As a former parole officer in inner-city Atlanta, a prosecutor of child abuse and neglect cases, and now a juvenile court judge, I have witnessed the multitude of symptoms emanating from living at or below the poverty level — the most profound being trauma.
Less affluent kids are up to three years behind their more affluent peers entering kindergarten. It’s not because they are stupid, intellectually deficient or suffer some organic brain dysfunction deserving of a mental illness diagnosis. It’s called delayed development.
It’s difficult to learn when you live every day at the bottom rung of Maslow’s hierarchy of needs wondering if, or hoping that, you will get three squares that day. And for many, what they do put in their mouths, the rest of us would complain that it’s not enough or unsatisfactory to our palates.
They say education is the great equalizer.
Bah humbug! Poor children start school behind the eight ball and never catch up. These children come to school each day carrying emotional baggage, worried about what lies ahead at home and in the hood — insecurity about food, clothes, shelter; domestic violence, gunshots, drugs and more.
A child can’t be responsive to a teacher’s instruction with a head full of anxiety, stress, fear and pain. In their desire to survive, they fight, freeze or take flight — the “dumbed-down” description of trauma symptoms.
Yet many still label them “bad seeds” and respond with punishments. They treat the symptom, but never the cause.
At a recent legislative dinner hosted by my school superintendent, I was asked to give the nuts and bolts of the juvenile justice reforms enacted this year. No matter how much the reforms are supported by empirical studies, they elicit inflammatory comments because they look “soft.”
I was interrupted by an elected official with the following descriptive tirade: “We have kids cold-cocking principals … One kid committed a theft and said he would be out in 15 minutes … These kids only get just a slap on the wrist.” The fact that adults get out on bail and are back on the streets is disregarded, but that truth wouldn’t serve the speaker’s objective.
Here is the rub — a principal approached me afterwards and said “Judge, those of us working with these kids know what you’re trying to do and we appreciate it.” Another principal described a litany of pain and suffering endured by many of her students that turn into anger from the toxic stress of poverty.
I take it in stride, blaming it on some people’s ignorance. Others use anecdotes to skew reality to garner votes, the self-serving “politics of fear.”
My training as a lawyer and judge serves me well in these awkward moments: Be attentive, respectful and do not respond to their anecdotal stories. I subscribe to the Joe Friday doctrine — “Just the facts, ma’am.”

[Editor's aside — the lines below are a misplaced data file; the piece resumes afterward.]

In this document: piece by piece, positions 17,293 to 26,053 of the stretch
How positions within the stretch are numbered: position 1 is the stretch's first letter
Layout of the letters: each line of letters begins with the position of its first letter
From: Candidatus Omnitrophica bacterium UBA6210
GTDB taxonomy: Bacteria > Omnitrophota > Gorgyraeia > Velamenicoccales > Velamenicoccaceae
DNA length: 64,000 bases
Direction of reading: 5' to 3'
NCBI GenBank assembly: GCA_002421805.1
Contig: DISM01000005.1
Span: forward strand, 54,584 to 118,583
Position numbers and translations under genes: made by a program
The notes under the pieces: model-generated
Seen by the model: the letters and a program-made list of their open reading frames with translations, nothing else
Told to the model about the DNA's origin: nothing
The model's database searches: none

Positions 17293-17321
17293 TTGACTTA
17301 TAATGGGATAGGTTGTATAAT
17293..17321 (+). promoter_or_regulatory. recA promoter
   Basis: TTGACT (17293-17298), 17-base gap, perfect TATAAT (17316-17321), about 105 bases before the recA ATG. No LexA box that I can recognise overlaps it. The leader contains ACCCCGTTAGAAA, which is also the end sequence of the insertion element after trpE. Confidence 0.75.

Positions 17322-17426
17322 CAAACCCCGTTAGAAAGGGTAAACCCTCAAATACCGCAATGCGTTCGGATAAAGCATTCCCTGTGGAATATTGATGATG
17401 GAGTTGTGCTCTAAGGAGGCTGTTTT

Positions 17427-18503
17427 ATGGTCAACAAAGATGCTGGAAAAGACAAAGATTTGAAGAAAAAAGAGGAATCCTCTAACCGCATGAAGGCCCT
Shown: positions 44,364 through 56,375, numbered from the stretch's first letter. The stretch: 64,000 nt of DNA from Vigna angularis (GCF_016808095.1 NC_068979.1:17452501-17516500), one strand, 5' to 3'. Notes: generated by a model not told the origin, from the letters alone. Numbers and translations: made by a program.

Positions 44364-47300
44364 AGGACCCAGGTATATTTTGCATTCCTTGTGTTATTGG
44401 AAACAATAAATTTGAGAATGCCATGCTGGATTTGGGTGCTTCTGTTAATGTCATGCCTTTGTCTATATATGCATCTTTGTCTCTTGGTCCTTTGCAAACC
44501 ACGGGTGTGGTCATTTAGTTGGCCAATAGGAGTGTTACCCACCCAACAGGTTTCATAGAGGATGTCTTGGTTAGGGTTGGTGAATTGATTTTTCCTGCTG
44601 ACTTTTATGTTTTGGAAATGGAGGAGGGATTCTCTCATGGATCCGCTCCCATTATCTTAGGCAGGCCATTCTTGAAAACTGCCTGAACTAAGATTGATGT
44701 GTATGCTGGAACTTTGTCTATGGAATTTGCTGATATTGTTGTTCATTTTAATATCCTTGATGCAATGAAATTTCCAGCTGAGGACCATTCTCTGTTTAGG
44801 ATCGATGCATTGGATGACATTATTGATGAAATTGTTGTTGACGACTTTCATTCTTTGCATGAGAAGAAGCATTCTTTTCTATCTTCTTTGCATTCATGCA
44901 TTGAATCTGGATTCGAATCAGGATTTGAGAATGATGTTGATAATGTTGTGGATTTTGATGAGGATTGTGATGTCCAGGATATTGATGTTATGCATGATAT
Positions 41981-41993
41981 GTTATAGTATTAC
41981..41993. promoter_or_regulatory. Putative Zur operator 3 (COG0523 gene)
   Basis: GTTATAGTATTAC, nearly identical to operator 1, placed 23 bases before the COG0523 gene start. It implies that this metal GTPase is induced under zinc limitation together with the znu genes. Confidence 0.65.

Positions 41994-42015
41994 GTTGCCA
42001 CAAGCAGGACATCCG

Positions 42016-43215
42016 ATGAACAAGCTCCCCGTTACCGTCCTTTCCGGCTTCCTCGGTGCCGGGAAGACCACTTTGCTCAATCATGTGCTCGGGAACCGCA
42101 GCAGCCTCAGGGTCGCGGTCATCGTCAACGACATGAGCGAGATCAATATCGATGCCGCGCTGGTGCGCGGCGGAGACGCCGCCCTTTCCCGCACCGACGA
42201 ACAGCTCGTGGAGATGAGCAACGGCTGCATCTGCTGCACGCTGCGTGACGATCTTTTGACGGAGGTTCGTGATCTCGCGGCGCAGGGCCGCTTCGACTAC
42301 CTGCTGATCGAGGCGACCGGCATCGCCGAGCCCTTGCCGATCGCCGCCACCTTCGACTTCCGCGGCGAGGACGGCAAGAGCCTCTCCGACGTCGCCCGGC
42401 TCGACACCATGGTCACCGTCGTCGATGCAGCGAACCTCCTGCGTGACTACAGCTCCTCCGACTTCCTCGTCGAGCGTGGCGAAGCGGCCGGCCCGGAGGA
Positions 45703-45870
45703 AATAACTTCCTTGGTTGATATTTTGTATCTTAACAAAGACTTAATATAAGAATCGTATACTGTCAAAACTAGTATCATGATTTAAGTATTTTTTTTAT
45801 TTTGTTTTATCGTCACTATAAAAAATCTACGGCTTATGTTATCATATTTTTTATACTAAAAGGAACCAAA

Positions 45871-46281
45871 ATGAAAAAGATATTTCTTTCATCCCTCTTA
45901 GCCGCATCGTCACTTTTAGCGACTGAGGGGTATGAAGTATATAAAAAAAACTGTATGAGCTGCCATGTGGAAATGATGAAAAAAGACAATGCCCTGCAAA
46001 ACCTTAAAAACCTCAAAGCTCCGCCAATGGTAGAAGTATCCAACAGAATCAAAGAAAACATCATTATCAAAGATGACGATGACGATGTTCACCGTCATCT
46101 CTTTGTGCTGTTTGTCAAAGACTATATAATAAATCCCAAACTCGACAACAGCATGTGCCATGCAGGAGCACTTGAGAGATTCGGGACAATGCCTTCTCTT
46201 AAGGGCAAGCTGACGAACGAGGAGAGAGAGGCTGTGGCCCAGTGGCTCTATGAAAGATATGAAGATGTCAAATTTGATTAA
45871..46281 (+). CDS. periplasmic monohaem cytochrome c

And so, I shared the following outcomes of our school justice initiative started in 2003:
- School arrests have declined 83%.
- Detention rates have declined 80%.
- Commitment rates have declined 72%.
- Graduation rates have increased 25%, and
- Juvenile filings have declined 62%.
There was silence!
Ah ha! A teaching moment seized with the simple truism — “Don’t let appearances fool you!”
Anecdotes are only as good as the empirical evidence to support them. Speaking of anecdotes, here’s one for my politician friend.
Will was a lieutenant in a gang, robbing people by force and breaking into homes. He was a thug!
His family was poor absent a father, with several siblings. What to eat and wear was a daily stressor. Eviction was always looming month to month.
Will had no time for school — he was too busy dealing with the stressors of poverty in his own resilient way.
The prosecutor recommended three years in a youth prison — but despite his crimes, Will’s social study revealed he had great intellectual capacity stunted by the trauma of poverty. I took a chance and placed him in the Second Chance Program for deep-end youth. That was three years ago.
So as I was walking into the event, Will sent me a picture on my phone. His first-semester college grades — all As.
The unsupported anecdotes screaming to “get tough” and “lock ‘em up!” is a mantra lacking foresight, never taking into consideration that they always return — and worse off.
I replied to Will with pride. Will replied, “Thank you for a second chance — for being tough on me.”
What is tough? Taking the time to help a kid do right or making it easy on us by getting rid of the problem?
This is how we turn poverty and crime around — one child at a time. The math is simple. Like a pyramid scheme, it multiplies quickly!
Steven Teske is chief judge of the Juvenile Court of Clayton County, Ga., and vice chairman of the Governor’s Office For Children and Families. He is a past president of the Council of Juvenile Court Judges and has been appointed by the governor to the Children & Youth Coordinating Council, DJJ Judicial Advisory Council, Commission on Family Violence, and the Governor’s Office for Children and Families.